Thursday, October 27, 2011

Occupy Health

Humanizing Medicine
If you've ever had a great massage, you know intuitively that attention and touch can be very healing. You might also know about trigger points, hard knots in your muscles that massage therapists press, giving temporary local pain in exchange for immediate global relief. Using trigger points became the most effective strategy to cope with my chronic neck pain. But why is it I had to teach myself about trigger points? Why is research on trigger points so immature? Why isn't it covered in medical school? As I unraveled these questions, I felt like an investigative journalist on a hot beat, or an anthropologist studying the evolving culture of medicine, technology, and well-being in our society.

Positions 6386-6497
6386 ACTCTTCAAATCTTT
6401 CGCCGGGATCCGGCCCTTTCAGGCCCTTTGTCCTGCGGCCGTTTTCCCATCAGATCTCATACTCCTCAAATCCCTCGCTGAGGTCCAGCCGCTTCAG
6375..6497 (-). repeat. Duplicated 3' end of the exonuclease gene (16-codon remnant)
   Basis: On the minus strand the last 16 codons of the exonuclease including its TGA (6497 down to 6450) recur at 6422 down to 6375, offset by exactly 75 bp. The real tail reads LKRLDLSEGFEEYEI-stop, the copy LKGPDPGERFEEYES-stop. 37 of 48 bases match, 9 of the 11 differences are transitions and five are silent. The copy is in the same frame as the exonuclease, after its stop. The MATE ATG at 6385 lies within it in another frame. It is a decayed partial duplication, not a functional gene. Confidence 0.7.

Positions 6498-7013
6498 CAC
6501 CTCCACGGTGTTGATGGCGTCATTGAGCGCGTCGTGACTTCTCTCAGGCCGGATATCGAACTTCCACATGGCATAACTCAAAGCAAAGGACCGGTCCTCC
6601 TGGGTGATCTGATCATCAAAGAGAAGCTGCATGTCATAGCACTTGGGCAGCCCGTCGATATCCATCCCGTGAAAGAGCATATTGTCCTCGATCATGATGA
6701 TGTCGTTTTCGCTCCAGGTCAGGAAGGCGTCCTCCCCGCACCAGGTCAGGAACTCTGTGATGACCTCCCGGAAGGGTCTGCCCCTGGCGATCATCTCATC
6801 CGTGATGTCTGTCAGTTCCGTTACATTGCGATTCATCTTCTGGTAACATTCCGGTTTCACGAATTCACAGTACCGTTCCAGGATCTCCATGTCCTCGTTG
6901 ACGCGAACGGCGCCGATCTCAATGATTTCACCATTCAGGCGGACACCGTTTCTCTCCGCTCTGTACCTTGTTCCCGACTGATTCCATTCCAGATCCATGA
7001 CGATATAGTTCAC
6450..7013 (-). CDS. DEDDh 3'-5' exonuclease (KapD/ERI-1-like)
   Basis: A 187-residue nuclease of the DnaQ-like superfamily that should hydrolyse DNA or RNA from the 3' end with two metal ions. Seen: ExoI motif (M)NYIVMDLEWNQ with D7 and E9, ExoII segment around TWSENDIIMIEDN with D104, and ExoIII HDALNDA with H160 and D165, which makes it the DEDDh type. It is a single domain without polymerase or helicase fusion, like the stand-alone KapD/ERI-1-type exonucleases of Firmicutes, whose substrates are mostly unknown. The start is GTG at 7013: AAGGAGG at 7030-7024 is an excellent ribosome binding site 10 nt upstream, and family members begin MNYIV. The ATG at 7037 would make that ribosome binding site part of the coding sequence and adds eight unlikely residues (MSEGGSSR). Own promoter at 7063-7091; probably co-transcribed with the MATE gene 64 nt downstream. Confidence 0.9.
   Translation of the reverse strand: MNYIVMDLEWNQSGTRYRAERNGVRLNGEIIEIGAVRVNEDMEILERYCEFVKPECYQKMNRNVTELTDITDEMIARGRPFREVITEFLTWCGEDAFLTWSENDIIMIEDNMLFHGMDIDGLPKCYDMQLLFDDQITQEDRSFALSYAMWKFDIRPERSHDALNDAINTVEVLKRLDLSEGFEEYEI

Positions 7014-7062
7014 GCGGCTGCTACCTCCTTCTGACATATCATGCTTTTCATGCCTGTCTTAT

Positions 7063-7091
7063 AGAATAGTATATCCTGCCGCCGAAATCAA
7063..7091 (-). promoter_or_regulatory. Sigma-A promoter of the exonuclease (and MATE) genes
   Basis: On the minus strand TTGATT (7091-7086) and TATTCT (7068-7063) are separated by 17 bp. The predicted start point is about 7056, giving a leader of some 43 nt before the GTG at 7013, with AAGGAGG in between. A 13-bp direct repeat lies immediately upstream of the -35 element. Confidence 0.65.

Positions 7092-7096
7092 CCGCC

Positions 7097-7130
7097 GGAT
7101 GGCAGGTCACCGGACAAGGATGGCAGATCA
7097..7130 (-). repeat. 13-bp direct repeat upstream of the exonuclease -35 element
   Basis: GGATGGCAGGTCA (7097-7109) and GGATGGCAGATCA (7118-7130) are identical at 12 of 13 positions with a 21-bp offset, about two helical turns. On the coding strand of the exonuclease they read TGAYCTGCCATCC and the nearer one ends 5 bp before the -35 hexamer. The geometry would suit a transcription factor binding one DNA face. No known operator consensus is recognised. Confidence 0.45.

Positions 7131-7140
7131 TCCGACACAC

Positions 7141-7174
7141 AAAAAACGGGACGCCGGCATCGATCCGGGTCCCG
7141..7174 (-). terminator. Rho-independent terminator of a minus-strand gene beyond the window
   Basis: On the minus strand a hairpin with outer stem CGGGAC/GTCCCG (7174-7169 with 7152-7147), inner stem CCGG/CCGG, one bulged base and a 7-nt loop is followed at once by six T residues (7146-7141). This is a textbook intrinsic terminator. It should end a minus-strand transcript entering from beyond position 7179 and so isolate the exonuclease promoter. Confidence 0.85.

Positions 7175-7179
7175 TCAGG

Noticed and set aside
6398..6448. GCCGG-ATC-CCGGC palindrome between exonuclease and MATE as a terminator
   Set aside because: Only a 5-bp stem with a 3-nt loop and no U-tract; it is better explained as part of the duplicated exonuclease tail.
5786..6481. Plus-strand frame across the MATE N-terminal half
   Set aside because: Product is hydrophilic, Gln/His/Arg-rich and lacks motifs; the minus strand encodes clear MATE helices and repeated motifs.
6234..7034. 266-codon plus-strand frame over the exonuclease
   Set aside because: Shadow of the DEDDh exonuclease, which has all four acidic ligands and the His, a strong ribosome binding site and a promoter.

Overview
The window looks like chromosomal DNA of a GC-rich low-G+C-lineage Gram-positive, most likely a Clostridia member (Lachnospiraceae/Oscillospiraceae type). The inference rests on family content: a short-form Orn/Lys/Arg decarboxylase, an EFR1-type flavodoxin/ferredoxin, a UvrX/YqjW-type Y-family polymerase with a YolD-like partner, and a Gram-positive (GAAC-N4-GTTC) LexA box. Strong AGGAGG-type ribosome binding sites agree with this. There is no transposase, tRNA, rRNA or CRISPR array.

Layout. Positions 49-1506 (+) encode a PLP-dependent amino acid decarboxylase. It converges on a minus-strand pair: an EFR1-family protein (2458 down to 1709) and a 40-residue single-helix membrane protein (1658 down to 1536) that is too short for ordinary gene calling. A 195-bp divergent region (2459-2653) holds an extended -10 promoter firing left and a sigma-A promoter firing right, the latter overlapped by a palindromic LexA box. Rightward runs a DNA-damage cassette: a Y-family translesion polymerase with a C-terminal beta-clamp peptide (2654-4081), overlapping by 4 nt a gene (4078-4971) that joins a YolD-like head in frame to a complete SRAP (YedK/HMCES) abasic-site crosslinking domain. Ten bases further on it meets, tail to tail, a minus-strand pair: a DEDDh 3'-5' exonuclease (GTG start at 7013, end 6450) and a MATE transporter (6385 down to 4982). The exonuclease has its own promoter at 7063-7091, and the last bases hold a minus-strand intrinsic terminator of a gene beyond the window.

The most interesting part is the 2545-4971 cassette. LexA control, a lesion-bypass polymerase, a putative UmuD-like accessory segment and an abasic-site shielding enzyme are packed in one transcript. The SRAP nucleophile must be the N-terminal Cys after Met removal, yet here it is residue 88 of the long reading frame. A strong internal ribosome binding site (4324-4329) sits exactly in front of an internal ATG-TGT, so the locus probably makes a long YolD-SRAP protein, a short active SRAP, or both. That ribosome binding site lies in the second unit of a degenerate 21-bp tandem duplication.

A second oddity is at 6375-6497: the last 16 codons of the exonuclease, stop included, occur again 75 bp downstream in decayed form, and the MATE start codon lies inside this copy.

Dehumanizing medicine William Osler (1849-1919) has been called the father of modern medicine. He created the current residency system, requiring several years after medical school, because of his belief in the importance of doctors learning by seeing and talking to patients. He was quoted as saying "Listen to your patient, he is telling you the diagnosis." Osler's medicine was curative and pharmacological, focusing on curing conditions that had a biochemical basis. So medicine was not interested in using touch to treat anything, let alone my neck pain. And while the science of anatomy is studied in medical school, it takes a back seat in real-world practice, relegated to physical therapists and masseuses. That said, from Osler's time until the 1970s, physical examinations were a core skill that doctors mastered, grounding diagnoses in the patient's real experience. From the 1970s on, attention and bedside manner were on assault by an increasingly dehumanized medical system. Powerful new technologies discovered in the early 70s like GMO, MRI, CAT, and liposuction transformed medicine, increasing idealism about what medicine could address and demanding greater specialization. Doctors relied more on advanced testing and referral, and less on patient history and physical exam, a skill young doctors today often romanticize about older docs. Our humanity was averaged away and digitized. We became what Verghese called iPatients.